In God We Trust

In God We Trust July 24, 2022

“Do not be anxious about your life, what you shall eat or what you shall drink, nor about your body, what you shall put on. Is not life more than food, and the body more than clothing? Look at the birds of the air: they neither sow nor reap nor gather into barns, and yet your heavenly Father feeds them.” – Matthew 6:25-26.

One of life’s tragedies is the inverse relationship between trust and maturity. It seems the older we get, the less trusting we are. Of course, as Catholics, trust is an essential ingredient in our faith. How then are mature Catholics to maintain trust in God and their faith?

In this paper, I will discuss the relationship between trust and faith and examine what the Bible teaches on trust. Finally, I will discuss ways in which we can improve our trust in God.

Trust And Faith 

Trust and faith are often used synonymously, yet there are slight differences. The Bible defines faith as “the realization of what is hoped for and evidence of things not seen.” (Hebrews 11:1). In this context, faith is a belief system. It is having a good reason to consent to a proposition. By comparison, trust is acting or relying upon that faith. For example, one may have faith in the existence of God (have reasons for accepting that He exists). Based upon that faith, one may trust that God will save him from his sins. This trust entails living in a certain way (e.g., being baptized, going to confession, and attending Mass). 

The Bible And Trust 

Throughout the Bible, there are depictions of people of faith. Some act upon that faith, often heroically. Yet even those who had great faith often struggled with trusting God. 

Two examples, one in the Old Testament and the other in the New Testament, exemplify this connection between faith and trust. The first example involves Moses, a faithful believer in God who struggles to trust. Two instances are particularly noteworthy. 

The first occurs when Moses seeks to avoid having to act on his faith. God appears to Moses in the form of the burning bush (Exodus 3) and commands him to petition the Pharaoh for the release of the Israelites enslaved in Egypt. At this, Moses balks, claiming he is a poor and ineffective speaker, and we are told that God is angered by Moses’ lack of trust (see Exodus 4:13).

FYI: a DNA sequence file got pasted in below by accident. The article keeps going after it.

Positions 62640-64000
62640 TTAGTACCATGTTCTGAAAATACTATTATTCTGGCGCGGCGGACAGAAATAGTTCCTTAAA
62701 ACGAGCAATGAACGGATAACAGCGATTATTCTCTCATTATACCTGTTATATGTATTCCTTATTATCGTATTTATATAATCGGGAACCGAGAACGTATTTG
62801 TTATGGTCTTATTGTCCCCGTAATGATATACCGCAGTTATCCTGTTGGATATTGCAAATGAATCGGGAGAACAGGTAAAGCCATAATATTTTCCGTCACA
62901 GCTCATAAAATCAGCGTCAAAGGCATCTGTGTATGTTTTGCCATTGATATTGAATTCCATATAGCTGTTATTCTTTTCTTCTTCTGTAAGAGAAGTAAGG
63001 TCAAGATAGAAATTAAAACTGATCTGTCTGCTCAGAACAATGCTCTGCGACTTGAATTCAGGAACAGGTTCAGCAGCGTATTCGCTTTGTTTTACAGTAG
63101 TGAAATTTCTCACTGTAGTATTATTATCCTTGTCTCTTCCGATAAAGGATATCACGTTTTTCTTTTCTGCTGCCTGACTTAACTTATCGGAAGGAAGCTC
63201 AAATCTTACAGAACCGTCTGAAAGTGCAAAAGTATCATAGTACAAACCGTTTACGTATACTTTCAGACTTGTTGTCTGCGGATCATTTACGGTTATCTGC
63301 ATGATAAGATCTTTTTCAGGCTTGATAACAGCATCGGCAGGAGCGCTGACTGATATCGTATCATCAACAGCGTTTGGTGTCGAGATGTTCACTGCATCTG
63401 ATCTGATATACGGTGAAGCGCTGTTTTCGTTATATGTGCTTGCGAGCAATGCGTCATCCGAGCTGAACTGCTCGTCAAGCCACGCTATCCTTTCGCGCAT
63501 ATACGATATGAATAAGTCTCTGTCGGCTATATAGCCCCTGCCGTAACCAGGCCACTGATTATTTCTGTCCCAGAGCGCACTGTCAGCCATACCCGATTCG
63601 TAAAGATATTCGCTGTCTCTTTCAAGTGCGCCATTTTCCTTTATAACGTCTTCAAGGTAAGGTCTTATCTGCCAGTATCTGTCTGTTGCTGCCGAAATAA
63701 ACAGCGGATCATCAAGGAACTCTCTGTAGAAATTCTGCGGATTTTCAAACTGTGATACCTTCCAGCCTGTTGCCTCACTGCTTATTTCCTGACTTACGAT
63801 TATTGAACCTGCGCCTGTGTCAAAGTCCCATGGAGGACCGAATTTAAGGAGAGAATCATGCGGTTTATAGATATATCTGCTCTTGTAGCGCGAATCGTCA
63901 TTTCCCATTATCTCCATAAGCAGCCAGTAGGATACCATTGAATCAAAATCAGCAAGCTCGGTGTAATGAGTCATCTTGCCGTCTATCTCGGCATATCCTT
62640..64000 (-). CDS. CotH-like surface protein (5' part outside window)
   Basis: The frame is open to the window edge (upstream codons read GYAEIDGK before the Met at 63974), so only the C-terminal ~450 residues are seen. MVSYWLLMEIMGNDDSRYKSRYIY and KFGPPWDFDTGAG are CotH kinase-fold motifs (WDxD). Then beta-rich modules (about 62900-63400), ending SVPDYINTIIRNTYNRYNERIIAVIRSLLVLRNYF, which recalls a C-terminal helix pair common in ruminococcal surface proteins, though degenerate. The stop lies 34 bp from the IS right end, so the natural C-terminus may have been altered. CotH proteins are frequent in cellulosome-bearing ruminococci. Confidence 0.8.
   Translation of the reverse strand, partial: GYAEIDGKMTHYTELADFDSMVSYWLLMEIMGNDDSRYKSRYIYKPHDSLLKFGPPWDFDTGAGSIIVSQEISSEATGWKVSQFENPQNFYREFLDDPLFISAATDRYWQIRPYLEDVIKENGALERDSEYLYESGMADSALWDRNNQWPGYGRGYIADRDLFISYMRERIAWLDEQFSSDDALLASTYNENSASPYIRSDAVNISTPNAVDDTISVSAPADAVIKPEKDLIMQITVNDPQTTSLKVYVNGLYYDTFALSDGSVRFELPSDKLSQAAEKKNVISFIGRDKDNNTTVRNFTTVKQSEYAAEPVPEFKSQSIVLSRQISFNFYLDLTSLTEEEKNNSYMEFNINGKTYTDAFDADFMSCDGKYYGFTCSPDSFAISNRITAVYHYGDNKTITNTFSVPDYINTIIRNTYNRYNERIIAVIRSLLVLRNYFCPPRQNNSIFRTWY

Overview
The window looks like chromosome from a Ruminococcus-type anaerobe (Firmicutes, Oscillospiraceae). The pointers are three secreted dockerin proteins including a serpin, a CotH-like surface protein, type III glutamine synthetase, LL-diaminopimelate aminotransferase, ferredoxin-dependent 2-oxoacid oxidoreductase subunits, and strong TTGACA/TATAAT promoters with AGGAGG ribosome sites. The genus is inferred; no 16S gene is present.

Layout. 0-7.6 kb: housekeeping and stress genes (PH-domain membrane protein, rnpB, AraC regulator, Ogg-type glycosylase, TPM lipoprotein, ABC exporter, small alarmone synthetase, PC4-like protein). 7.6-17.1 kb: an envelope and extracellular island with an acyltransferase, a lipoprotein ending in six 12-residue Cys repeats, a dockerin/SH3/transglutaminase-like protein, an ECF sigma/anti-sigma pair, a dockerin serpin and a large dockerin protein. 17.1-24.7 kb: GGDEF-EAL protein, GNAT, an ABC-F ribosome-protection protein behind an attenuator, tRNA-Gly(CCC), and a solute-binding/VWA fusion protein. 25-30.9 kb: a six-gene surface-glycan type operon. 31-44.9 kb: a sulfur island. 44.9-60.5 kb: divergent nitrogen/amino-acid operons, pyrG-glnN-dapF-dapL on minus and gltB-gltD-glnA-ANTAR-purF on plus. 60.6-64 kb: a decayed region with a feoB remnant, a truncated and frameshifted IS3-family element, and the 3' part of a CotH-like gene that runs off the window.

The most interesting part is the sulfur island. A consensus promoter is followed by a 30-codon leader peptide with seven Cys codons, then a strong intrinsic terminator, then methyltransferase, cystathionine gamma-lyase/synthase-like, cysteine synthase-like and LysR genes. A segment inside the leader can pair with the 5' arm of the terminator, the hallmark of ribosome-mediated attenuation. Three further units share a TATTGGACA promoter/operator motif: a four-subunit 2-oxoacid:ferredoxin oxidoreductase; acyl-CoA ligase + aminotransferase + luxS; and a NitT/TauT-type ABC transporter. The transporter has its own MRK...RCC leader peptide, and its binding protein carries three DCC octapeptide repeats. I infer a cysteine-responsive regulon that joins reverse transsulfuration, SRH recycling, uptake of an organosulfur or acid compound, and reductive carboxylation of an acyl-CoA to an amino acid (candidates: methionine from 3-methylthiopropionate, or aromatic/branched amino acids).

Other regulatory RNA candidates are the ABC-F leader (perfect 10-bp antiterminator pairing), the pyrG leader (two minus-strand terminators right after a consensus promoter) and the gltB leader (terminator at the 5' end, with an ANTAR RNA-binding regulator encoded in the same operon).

The second instance occurs when Moses fails to trust God’s instructions when leading the Israelites through the desert. The result is that God does not permit Moses to enter the Promised Land (see Deuteronomy 32:51–52).

The second example comes from the Gospel of Matthew. It occurs when Jesus and the apostles are traveling by boat. “Suddenly a violent storm came up on the sea, so that the boat was being swamped by waves; but he [Jesus] was asleep. They came and woke him, saying, ‘Lord, save us! We are perishing!’ He said to them, ‘Why are you terrified, O you of little faith?’ Then he got up, rebuked the winds and the sea, and there was a great calm.” (Matthew 8:24-26)

One way of interpreting this story is to understand it symbolically. Like all of us, the apostles were journeying through life and relying upon themselves. Such self-reliance leaves us vulnerable when confronted with the storms of life. 

Continuing to read the story spiritually, we see that only God can calm the waves of our lives. “He rebuked the winds and the sea, and there was a great calm.” And this can only occur when we live in trust of God.

How Catholics Should Trust God 

In her famous diary, Saint Faustina writes, “The graces of My mercy [i.e., God] are drawn by means of one vessel only, and that is trust. The more a soul trusts, the more it will receive.” (Kowalska, Saint Maria Faustina. Diary of Saint Maria Faustina Kowalska. Marian Press – Association of Marian Helpers). Trust in God is foundational for obtaining Grace. How then can we develop this trust?

Trust in God begins with practicing the virtue of humility. Humility is about the proper order of oneself to God. This means having a modest estimate of one’s own worth and a willingness to submit to God. Humility entails recognizing that we are not perfect; we cannot save ourselves. It is a recognition of the dependence upon God. Thus, humility provides the foundation for trust. 

The second step in developing trust in God requires that we “die to ourselves.” To die to one’s self means subordinating our desires and submitting our will to the will of God. Frequently, sin is a result of substituting our will for God’s.

Finally, there is prayer. We can go to God and admit our fears and lack of trust. We can also invoke the help of Mary and the saints by asking them to pray for us and intercede on our behalf. 


Father Jacques Philippe has likened trusting in God to jumping out of an airplane. Until one jumps, one cannot feel that the parachute will support him. One must first jump; it is only later that one feels carried by the parachute. 

This is analogous to the spiritual life. God gives in the “measure that we expect of Him,” says Saint John of the Cross. This view is echoed by Saint Francis de Sales, “The measure of Divine Providence acting on us is the degree of confidence that we have in it.” Only when we trust in God can we have that trust rewarded. Too frequently, we do not have trust in God because we have not taken that leap of faith necessary to experience it. 


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